Versatile yarrow: medicine, food, and garden treasure

Achillea millefolium
Yarrow (Achillea millefolium)

Common Name: yarrow, milfoil

Family: Asteraceae (Aster, formerly Compositae)

Native to Florida


Grow this plant for culinary and medicinal use! It has abundant skills from a vulnerary (stops bleeding) to a relaxing tea to added zing for salads. It’s easy to grow, native to Florida, and pretty as well.

The name ”yarrow” is reportedly of Scottish origin after a parish on a river of the same name in south central Scotland. Yarrow has ancient uses and was discovered in a stone-age burial site in Iraq dated to 100,000 years before the common era. The botanical name for yarrow supposedly derives from mythology: Achilles is said to have carried the herb with his armies to treat wounds.

Habitat: Loves to grow just about anywhere, but thrives in dappled sun; spreads easily mostly by rhizome but also by seed. Particularly likes to grow in colonies. Insects do not bother yarrow, likely because of its astringent quality. However, the above ground parts may succumb to rot during an exceptionally humid and rainy Florida summer. The attractive white flowers attract bees and butterflies. A. millefolum is the official medicinal plants and has white flowers; the multicolored varieties are ornamental. (A. ageratum and A. ptarmica also have medicinal uses.)

Parts used: Most commonly the leaves, flowers, and flowering tops are used. The roots were used by Native people for strengthening muscles. Additionally, Wood reported use of the root as a strong vulnerary (also see Moerman).

Harvest tips: Harvest flowers or entire flowering tops, when fresh in the late spring and early summer. Lower stems and older leaves are tough and dry. When a Florida winter is warm, yarrow may start blooming again at the first of the year.

Culinary preparations

Yarrow leaves can be added to salads for those who enjoy their peppery, bitter, astringent taste—young emergent leaves are the most tender). Leaves and flowers are used to flavor liqueurs. Young leaves can also be used to flavor meat, beans, or soups.

Forage chef Alan Bergo, however, cautions that yarrow loses its distinctive flavor if it is overcooked—and may even leave the herb’s bitter aftertaste in food. The best way to use it is as garnish near the end of the cooking process, as you would chives or parsley. He also favors yarrow as a garnish for paste, fruits, and even ice cream.

Beers, wines, and liquors have also been flavored with yarrow leaves and flowers.

Medicinal uses

External uses

Yarrow is Mother Nature’s premier instant wound dressing and was called soldiers woundwort This versatile herb stops bleeding, lessens pain, and prevents infections. It has strong vulnerary and styptic properties and can be used on small cuts and scrapes or packed into larger wounds. In addition to its astringent properties, yarrow also disperses congested blood, and can be used for bruising and blood blisters.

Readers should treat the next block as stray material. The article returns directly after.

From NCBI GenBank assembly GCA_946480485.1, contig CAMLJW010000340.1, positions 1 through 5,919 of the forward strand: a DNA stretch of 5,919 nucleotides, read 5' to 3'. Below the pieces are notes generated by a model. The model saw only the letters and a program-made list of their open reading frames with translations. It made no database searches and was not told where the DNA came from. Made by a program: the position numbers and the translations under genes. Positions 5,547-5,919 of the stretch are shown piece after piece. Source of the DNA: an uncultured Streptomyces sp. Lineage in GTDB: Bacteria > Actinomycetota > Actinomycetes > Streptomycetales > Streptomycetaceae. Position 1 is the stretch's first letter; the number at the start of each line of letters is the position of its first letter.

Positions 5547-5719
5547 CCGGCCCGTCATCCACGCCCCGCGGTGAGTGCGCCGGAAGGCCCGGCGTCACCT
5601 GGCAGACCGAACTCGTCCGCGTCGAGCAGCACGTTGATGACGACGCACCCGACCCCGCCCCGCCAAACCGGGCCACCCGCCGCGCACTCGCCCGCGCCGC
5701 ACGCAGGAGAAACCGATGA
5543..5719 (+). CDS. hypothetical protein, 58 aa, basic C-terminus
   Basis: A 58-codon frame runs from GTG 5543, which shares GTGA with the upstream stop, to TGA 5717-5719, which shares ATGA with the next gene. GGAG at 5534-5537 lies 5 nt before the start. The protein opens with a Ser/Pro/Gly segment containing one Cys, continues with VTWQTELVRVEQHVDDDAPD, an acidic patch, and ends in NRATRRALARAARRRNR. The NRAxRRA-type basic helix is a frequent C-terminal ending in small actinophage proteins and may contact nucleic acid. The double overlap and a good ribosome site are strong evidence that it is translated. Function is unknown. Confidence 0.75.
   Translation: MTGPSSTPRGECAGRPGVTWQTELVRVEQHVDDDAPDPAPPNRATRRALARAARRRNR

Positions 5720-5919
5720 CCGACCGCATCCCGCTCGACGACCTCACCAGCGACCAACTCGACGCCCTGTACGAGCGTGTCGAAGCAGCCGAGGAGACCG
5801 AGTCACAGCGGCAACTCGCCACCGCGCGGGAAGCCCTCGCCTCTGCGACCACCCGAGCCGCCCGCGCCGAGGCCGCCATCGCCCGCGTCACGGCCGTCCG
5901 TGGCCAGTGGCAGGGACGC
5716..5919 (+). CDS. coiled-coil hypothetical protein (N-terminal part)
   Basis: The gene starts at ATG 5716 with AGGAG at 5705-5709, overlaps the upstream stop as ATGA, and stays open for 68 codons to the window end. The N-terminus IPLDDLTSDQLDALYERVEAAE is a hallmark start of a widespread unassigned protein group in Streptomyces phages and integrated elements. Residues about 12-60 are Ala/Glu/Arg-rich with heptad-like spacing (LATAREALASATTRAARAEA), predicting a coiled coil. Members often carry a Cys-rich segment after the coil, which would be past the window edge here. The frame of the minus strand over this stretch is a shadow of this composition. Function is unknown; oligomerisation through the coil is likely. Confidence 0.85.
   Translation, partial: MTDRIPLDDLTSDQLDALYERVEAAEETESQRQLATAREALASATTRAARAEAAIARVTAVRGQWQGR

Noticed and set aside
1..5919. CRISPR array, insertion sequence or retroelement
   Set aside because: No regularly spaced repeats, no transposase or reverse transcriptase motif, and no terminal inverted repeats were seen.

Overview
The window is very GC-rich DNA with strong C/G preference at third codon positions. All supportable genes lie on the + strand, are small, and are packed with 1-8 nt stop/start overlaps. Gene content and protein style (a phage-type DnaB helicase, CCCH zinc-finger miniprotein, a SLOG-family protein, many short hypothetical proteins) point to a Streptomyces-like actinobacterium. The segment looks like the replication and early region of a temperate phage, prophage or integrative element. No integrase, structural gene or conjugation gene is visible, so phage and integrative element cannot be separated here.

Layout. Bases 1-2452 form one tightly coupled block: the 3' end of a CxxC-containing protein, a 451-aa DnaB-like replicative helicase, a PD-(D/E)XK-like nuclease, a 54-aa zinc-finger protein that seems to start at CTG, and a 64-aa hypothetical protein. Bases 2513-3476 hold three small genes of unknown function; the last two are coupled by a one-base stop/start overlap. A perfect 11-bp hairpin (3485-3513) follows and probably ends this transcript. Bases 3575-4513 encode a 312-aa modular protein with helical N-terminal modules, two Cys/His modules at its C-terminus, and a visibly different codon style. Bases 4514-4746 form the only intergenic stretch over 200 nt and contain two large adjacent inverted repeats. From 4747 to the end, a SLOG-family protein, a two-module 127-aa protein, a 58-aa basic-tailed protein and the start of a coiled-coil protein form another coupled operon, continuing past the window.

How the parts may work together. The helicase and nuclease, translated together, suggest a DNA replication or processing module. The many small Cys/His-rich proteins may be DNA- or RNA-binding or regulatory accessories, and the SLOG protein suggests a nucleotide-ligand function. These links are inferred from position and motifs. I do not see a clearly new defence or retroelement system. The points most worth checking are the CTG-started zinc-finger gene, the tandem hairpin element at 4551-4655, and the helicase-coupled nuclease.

For minor cuts and scrapes, chew or otherwise macerate a bit of yarrow leaf and use it as a poultice. Cover it with adhesive tape or a bandage to keep it in place.

The essential oil, which is extracted through distillation, is dark blue and has an anti-inflammatory or in chest rubs for colds and influenza. An infused oil of yarrow can be used externally for bruises, chest congestion, varicose veins, and hemorrhoids. 

Internal uses

Herbalist Jim McDonald ( suggests drinking the tea cold for its diuretic effects because drinking it hot favors the release of fluids through the skin rather than the kidneys.

Conversely, drink yarrow tea or infusion hot or warm for its diaphoretic properties to produce sweating and release fever. (However, if a fever is already very high, do not use diaphoretics.)

Herbalist Michael Moore suggested steeping the roots in whiskey and then chewing them for toothaches and gum problems. Gargling with yarrow soothes and tightens gums.

Actions and character

Astringent, vulnerary, decongesting, stimulating, relaxing, cooling, drying.

Some major constituents

Tannins, essential oil, alkaloids (including achilleine), resins, salicylic acid, inulin, phytoesterols, polysaccharides, flavonoids, saponins, fatty acids, minerals (including potassium, calcium, magnesium), and vitamin C.

Medicinal preparations

Tea, tincture, vinegar, oil, salve, and essential oil (steam distillation). Of course, the simplest preparation is the  unprocessed leaf as a wound covering or antiseptic for the mouth. Dried yarrow leaves, crumbled to a fine powder, can be kept handy for emergency uses if fresh plant is not readily available.


Do NOT use during first trimester of pregnancy. Use under the care of a knowledgeable herbalist during last two trimesters of pregnancy. Some people are allergic to yarrow and other plants in the Asteraceae family.

Ryan Drum cautious that strong infusions of yarrow tea should consumed for more than two weeks therapeutically can result in liver toxicity. He notes this from personal experience and from one of his herbal teachers, Ella Birzneck.

To Learn More

Bergo, A. Cooking with Yarrow.

Drum, R. Three Herbs.

Holmes, P. 1997. The Energetics of Western Herbs, volume II. Boulder CO: Snow Lotus Press.

Moerman, D. E. 1998. Native American Ethnobotany. Portland OR: Timber Press Inc.

Moore, M. 1993. Medicinal Plants of the Mountain West, 272-275.

Skwarek , T.1979. Effects of Herbal Preparations on the Propagation of Influenza Viruses. Acta Polon Pharm. XXXVI (5): 1–7.

Wood, M. 1997. The Book of Herbal Wisdom: Using Plants as Medicine, 64-83.

Wood, M. 2009. The Earthwise Herbal: A Complete Guide to New World Medicinal Plants, 51-57.

Image source: Wikipedia, Franz Eugen Köhler, Köhler's Medizinal-Pflanzen, 1887; public domain.



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